3.1       Light Bin

Flat fields can be produced in a number of ways eg; by imaging the sky at twilight or by using a light box positioned over the front of the telescope. The objective being to produce a low-level uniform light source.

My light box is a simple affair, see diagram below, constructed from a plastic waste paper bin hence – light bin.

3.2       Dark frame cap

Two sets of dark frames need to be taken as listed in 5.0 below. To avoid having to remove the camera from the telescope a light tight cap can be fitted over the end of the telescope tube. Mine is made from thick card as shown in the diagram below.

4.0              Target

The target for this experiment was the magnitude 10 asteroid 16 Pysche (discovered on March 17th, 1882 by A de Gasparis in Naples). A good target will be one that is approaching the meridian or wherever in your sky it will remain visible for an hour or so. Choose a target that is at a high enough elevation so it is well out of the murk and is missing obstructions such as TV aerials, trees and such like. The Megastar chart below shows the relevant starfield and CCD overlay.

5.0       Imaging

Using FITS format for images has some advantages eg; the asteroid name and number can be stored in the header and software packages such as Pix_M5 will automatically store the time and duration of the exposure. Image processing packages may also store the processing history to give you a complete record for any particular image.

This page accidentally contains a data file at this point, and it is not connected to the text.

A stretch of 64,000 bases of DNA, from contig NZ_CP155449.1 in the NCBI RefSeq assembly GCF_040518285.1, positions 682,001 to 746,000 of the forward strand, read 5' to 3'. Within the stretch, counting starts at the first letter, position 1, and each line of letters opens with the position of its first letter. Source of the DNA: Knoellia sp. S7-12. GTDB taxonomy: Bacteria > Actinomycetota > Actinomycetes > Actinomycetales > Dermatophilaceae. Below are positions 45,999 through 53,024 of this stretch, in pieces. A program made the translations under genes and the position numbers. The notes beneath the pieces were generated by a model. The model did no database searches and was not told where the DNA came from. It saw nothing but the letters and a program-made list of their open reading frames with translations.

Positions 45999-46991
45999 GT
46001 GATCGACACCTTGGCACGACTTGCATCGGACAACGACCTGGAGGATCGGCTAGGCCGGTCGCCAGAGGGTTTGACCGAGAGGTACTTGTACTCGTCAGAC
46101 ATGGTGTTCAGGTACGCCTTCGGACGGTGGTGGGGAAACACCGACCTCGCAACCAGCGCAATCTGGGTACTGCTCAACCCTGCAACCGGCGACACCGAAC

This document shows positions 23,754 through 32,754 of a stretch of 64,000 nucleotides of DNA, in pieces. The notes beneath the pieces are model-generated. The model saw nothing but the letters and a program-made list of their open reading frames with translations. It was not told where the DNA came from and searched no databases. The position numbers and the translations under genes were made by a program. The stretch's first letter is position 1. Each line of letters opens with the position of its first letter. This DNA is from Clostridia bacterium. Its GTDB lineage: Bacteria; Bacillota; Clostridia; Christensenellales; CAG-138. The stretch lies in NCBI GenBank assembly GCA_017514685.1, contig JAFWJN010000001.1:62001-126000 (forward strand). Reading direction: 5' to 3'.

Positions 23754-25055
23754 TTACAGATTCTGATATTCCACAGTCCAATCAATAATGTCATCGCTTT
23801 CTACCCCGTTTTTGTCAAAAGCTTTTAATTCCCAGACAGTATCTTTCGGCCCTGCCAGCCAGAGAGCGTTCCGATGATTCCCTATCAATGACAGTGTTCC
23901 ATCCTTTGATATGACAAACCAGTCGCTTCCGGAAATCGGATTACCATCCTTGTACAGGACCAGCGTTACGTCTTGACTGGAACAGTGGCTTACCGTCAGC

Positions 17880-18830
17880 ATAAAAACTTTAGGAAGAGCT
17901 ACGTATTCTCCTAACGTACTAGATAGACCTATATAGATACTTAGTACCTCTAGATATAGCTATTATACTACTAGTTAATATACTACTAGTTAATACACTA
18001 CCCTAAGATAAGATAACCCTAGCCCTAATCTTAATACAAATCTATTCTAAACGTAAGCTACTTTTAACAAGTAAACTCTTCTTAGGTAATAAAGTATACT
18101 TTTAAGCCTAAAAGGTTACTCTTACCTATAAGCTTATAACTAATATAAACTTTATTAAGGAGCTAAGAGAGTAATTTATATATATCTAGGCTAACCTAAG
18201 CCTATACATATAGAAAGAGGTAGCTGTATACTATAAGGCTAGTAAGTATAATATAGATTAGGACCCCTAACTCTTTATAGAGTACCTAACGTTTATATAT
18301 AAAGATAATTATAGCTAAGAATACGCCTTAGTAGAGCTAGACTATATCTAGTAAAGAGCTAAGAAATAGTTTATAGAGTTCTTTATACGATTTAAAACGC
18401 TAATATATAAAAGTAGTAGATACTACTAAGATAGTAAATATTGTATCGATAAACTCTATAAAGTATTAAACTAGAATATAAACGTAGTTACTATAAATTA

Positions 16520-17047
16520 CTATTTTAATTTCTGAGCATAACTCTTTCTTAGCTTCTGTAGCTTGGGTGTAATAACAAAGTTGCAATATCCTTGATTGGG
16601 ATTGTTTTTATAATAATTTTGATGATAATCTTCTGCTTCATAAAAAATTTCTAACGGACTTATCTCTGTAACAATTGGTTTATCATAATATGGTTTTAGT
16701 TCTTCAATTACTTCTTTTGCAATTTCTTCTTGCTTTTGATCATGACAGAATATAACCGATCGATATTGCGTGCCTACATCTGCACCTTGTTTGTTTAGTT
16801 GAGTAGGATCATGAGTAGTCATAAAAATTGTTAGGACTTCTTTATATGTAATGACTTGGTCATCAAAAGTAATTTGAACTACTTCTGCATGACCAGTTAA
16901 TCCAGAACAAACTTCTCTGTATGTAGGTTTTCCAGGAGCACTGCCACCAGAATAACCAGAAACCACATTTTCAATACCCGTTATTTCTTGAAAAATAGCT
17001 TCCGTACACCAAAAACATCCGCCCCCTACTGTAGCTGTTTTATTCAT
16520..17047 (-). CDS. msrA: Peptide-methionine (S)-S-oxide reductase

Before obtaining the asteroid images listed below a test image was taken to ensure that the images used for the actual photometry were not over exposed and the measurements thus rendered inaccurate. The STAR_M5 software includes a histogram feature which plots the output of the pixels a row at a time or in a 3D format. Using this feature it is quite easy to see if any pixel is close to saturation. The same feature can be used to check the dark frames and flat fields to ensure nothing has gone astray.

Note that the flat fields must be taken with the camera in exactly the same position as when imaging the asteroid.

The following images were obtained in the sequence as listed below;

 Image Type Number of images Exposure time Comments Asteroid 4 20 secs Max pixel intensity must be no more than 50% Flat field 4 1 sec Pixel intensity approximately 50% maximum Dark frame 4 20 secs Same exposure time as for asteroid Flat dark 4 1 sec Same exposure time as for Flat field